In Search of Excellence & Scale.

Ramki , “Ram” , “RK” as he is fondly called. Ramkrishna Bhat through his passion and extreme leadership, has thus far touched the lives of upto 4 million  people who own Tata cars. Being in the automobile industry, spanning 23 years across  Engineering, Vendor development, Kaizen promotion, Cost management and  Project management, he now heads Product Development (Car Platforms) at Tata Motors We periodically connect on leadership topics like “Drive for Results” & “People Leadership”.   On one of our learning exchanges, he wowed me with his leadership approach. He consented to share his views, which I am sure will benefit many a budding leader. His experience in a diverse, competitive and consumer industry, brings tried and tested perspectives towards people engagement and ability to continually excel and scale. Over to Ramki.

Having led and delivered many projects and successful initiatives, over the years, I always see any activity or project delivery in 5 simple steps. To be successful, this is like a fuelling system as each one acts as a fuel to the next one. In addition, without fuel you can’t move forward, even with lot of “push” from the ecosystem, you will only inch a bit.

1 .Target & Purpose

Ignition key.  Start/Stop button. Among the first things you look for in the driver’s seat.  A simple thing yet a “first experience”. This is a target as well. This needs as much attention to detail, backed by holistic passion and commitment from the team.

Once the Target is understood, the purpose may be clearly aligned with all on the team. Is the user outcome and experience clear? It’s like the “Covid” lockdown. If people do not understand the purpose and outcomes, it will not work. Structured communications across the organisation and the ecosystem, is necessary to achieve the end goal – The Customer. I would say “Communication at all levels”.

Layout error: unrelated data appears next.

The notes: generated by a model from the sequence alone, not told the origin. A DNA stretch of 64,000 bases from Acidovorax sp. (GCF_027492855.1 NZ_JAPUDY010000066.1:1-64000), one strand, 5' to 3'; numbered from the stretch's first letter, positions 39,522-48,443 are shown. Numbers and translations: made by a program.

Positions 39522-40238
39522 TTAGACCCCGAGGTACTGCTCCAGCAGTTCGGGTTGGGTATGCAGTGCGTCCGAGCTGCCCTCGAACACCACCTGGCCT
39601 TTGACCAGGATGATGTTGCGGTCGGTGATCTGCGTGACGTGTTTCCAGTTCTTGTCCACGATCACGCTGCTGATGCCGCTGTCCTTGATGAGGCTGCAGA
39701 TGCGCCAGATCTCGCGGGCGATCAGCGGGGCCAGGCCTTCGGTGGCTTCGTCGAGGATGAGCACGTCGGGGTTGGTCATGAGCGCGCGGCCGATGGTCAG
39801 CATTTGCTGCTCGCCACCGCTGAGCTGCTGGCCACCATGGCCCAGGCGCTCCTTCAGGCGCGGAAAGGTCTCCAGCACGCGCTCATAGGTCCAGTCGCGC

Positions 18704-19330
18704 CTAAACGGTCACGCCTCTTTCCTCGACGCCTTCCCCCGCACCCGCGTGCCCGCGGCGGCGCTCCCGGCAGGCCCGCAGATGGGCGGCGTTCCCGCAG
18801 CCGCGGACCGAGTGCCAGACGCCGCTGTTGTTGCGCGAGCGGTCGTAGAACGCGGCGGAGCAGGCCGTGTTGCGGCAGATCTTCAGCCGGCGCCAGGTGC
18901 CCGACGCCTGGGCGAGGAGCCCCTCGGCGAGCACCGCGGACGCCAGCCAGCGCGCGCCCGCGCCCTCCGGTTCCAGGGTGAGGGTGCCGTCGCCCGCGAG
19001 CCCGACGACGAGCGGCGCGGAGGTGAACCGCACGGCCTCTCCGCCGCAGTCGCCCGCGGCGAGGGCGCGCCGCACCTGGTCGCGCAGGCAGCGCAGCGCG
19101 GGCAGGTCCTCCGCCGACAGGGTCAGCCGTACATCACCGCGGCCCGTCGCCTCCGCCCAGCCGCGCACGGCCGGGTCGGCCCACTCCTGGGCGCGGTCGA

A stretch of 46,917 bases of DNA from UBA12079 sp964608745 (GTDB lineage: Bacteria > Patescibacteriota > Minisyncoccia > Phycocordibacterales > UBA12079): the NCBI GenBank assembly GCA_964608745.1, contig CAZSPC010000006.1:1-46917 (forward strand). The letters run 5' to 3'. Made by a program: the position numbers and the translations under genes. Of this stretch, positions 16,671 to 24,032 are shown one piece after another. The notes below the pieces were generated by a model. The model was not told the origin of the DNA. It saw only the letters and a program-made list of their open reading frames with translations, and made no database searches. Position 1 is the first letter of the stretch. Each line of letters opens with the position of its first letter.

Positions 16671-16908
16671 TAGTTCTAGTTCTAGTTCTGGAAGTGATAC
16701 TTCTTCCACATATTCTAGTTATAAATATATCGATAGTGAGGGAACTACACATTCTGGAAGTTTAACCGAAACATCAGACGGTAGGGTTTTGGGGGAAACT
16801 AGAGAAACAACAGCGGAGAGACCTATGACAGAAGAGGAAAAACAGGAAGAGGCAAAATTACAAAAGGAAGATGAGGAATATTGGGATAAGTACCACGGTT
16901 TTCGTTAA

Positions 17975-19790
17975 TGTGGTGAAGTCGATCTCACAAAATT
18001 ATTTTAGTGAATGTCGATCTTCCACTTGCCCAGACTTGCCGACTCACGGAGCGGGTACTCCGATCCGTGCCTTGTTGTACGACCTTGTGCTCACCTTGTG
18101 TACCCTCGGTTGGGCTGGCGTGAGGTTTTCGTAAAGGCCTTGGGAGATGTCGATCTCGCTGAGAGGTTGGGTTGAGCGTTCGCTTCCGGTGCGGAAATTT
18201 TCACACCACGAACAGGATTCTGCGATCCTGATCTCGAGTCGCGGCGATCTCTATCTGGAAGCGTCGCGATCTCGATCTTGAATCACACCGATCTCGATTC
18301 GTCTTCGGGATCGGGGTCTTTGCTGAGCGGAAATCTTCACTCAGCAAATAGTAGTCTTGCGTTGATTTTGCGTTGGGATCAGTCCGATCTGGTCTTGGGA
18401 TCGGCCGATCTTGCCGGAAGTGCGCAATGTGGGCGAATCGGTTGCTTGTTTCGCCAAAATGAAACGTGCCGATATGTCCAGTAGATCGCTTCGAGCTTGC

Teams maybe categorised as “Core”, which comprises of resources dedicated to the project, and “Shared” where resources work on multiple projects. Both to be well integrated.   

I start with  “Unleashing the Power of Us” and a  “Yes we will” mantra before the start of each program.  This in essence is the thread of my thoughts through this blog. 

When Rajesh and I chatted on of one of our exchange moments, he inspired me to share this for the larger good of people and as a learning moment. 

Challenged with “shared resources” being fully committed ? 

Ratan Tata is a prominent Indian industrialist, philanthropist and former Chairman of Tata Group and Sons. The Tata Nano was his dream project.  The  purpose was to provide a  family of 4, travelling on a two wheeler, straight to the comfort of a car. A purpose should be well established across teams. The targets were many times tougher, yet the team went ahead to execute the vision, the dream. 

Leadership Lessons from the man who Created the TATA NANO

The Making of Tata Nano – NatGeo

The Making of Tata Nano

I am now more humbled than ever, not because of the success of the Nano project but with what we started back in 2009, fits well with what India is striving hard to do today – Atma Nirbhar. This means self -reliant. A mantra screams “Vocal for Local” to help develop local manufacturing and businesses. The purpose is clearly understood by the masses.